First thing that bugs me is a person who insists on leaving repeated comments spouting the same untrue garbage over and over again on my blog. In case you’re reading, (and I hope not) – I only get to see your comments if I care to check the spam trap – otherwise they’re just deleted. I’ve manually deleted all of your other comments too, even the ones I originally let through. My advice to you is to start your own blog, oh and try and make it more interesting. And get out more.
Returning to my theme …
Things that bug me : The rubbish being spouted about the rise in National Insurance contributions.
Since the budget we’ve seen lots of media outlets, including my old favourites The Mail give David Cameron unwarranted publicity because he doesn’t think raising National Insurance contributions is a good idea. The Mail managed to call it a “stealth tax” Osborne: I’ll cut Labour’s National Insurance stealth tax on jobs | Mail Online . Call me contrary but announcing a tax rise in the Budget, live on television, in Parliament, doesn’t really seem all that stealthy. In fact I’d say it’s really making it rather obvious.
Making it so obvious though didn’t really make it so that the BBC noticed it. Take a look at their At a Glance coverage from Budget Day.BBC News – At-a-glance: Budget 2010 key points – scroll down to the bit about National Insurance. Can’t find it ? Try searching for “National” or “insurance” or “NIC” – still not got it ? No that’s because they didn’t think it worth mentioning.
Strange then that they should now be making such a fuss, this article being one of several which gives prominence to “Business Leaders” disparaging views of the rise in NICs : BBC News – Cameron says Labour on ‘wrong side of working people
I could if I wished look at the contradictions in the Tory position – which seems to shift from draconian cuts one day, to who knows what the next, but really that isn’t what ‘bugs’ me so much – that’s their prerogative as a political party.
What really annoys me is that so many media outlets are giving such credence to these “Business Leaders” – many of whom are donors to the Tories, and who have no more qualification to speak on this subject than anyone else, and presenting it as “balanced news”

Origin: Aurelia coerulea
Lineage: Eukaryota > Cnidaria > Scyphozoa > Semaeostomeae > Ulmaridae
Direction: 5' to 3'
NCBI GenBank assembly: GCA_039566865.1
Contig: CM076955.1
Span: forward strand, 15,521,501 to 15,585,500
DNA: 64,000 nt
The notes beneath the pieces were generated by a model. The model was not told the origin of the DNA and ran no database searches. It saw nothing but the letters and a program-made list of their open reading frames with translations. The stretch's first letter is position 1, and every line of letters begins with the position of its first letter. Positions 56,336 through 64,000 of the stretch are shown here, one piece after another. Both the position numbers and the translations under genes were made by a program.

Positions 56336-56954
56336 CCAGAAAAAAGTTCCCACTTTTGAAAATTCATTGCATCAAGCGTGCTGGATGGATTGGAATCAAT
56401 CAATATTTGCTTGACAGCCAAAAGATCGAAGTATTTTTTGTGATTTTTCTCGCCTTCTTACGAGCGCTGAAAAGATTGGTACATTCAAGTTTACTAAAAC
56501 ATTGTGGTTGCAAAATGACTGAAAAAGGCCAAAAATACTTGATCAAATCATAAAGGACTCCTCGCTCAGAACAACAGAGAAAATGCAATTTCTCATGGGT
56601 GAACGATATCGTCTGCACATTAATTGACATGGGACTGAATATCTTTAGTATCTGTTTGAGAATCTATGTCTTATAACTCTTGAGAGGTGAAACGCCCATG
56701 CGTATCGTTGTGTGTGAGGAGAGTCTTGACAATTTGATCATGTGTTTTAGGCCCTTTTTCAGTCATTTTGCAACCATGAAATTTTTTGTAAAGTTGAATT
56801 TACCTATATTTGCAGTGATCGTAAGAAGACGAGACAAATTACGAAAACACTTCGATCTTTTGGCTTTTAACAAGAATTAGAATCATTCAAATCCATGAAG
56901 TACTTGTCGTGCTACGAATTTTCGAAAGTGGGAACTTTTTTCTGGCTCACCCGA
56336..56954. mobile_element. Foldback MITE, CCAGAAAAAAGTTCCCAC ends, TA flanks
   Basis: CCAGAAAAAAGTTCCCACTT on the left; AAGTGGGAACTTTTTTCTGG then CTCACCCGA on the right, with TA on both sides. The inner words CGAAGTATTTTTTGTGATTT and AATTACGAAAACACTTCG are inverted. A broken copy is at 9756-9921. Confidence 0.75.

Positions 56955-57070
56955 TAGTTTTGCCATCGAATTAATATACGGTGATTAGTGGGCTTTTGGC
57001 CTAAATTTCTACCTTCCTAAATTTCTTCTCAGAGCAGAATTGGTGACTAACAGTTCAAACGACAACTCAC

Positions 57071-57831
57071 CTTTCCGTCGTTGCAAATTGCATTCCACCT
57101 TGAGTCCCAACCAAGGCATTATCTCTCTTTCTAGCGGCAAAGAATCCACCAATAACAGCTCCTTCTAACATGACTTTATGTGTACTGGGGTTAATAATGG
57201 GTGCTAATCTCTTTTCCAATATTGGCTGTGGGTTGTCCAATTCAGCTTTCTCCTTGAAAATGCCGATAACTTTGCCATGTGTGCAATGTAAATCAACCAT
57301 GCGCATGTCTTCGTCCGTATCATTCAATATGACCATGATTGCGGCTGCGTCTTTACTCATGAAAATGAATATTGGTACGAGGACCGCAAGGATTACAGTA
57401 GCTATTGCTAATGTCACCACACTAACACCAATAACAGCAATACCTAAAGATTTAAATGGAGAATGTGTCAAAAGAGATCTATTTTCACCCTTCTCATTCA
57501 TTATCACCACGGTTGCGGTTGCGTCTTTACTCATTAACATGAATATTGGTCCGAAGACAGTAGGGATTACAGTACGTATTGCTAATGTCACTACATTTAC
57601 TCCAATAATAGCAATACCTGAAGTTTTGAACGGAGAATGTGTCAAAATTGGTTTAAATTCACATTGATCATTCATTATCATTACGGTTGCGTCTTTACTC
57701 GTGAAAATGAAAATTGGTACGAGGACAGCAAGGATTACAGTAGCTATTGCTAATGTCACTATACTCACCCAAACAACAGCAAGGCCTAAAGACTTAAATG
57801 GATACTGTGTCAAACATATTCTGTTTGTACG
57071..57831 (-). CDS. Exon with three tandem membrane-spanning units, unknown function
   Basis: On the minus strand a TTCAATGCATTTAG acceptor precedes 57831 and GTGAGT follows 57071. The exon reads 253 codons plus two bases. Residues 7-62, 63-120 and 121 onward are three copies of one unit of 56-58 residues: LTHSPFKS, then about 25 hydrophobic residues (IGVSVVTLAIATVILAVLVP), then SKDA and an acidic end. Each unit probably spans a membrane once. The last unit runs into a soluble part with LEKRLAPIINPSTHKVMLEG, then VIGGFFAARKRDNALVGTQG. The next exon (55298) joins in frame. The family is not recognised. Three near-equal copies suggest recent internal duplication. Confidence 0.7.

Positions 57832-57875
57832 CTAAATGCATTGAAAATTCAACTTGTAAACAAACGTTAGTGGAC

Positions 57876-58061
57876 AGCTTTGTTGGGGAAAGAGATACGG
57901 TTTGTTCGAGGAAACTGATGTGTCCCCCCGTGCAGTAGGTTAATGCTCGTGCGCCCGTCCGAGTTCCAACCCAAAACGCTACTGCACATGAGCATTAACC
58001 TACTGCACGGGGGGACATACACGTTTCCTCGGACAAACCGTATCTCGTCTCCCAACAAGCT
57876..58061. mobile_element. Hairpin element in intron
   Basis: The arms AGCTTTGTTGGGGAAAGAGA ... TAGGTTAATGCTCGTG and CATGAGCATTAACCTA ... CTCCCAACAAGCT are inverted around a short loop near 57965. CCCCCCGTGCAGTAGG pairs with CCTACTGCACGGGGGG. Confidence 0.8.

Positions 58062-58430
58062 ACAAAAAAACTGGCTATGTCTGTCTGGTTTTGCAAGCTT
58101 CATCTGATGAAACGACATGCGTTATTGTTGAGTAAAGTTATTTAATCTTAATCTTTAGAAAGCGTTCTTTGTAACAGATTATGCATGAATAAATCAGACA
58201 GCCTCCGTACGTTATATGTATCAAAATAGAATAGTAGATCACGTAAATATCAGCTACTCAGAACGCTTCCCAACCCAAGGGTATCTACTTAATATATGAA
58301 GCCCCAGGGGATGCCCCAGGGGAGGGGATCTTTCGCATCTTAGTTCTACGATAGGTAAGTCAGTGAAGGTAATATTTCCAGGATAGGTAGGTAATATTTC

David Cameron says that it “is an impressive list of businesses” - Excuse me – 41 ? that’s very few indeed.
I don’t run a business I run a school. I don’t oppose the increase in National Insurance rise – is that news ? No of course not – and neither is the opinion of these “executives”
They are of course entitled to their opinions, and the Conservative party are entitled to theirs, and of course to change the budget if they are elected.
Which sort of draws attention to the fact placed in smaller print in most of these articles – the rise doesn’t come in until April 2011 – so actually, if it IS likely that increases in NICs will affect the economy adversely, the Labour government would also have at least 2 opportunities – the pre-budget statement, and the next annual budget to change direction if need be.
But the BBC – who are supposed to be impartial – choose not to make a big issue of that.
The 1% rise is of course, actually a half a percent rise on what was already planned in 2008′s budget – and somehow that didn’t seem to make as many waves back then.
This is biased and partisan reporting – the BBC in particular should have higher standards than this.
[ UPDATE : This article now re-posted at House of Twits : Front Bench Blogs Many thanks ! ]
Sorry but I just can not resist posting this about David Cameron’s reported meeting with the radical nursing group Nurses for Reform
It is reported in the Telegraph : David Cameron meets NHS privatisation campaigners , with the by line : “ David Cameron has met a health care pressure group that advocates full privatisation of the National Health Service – a meeting that could infuriate doctors and nurses.” ; that he met with the group two weeks ago.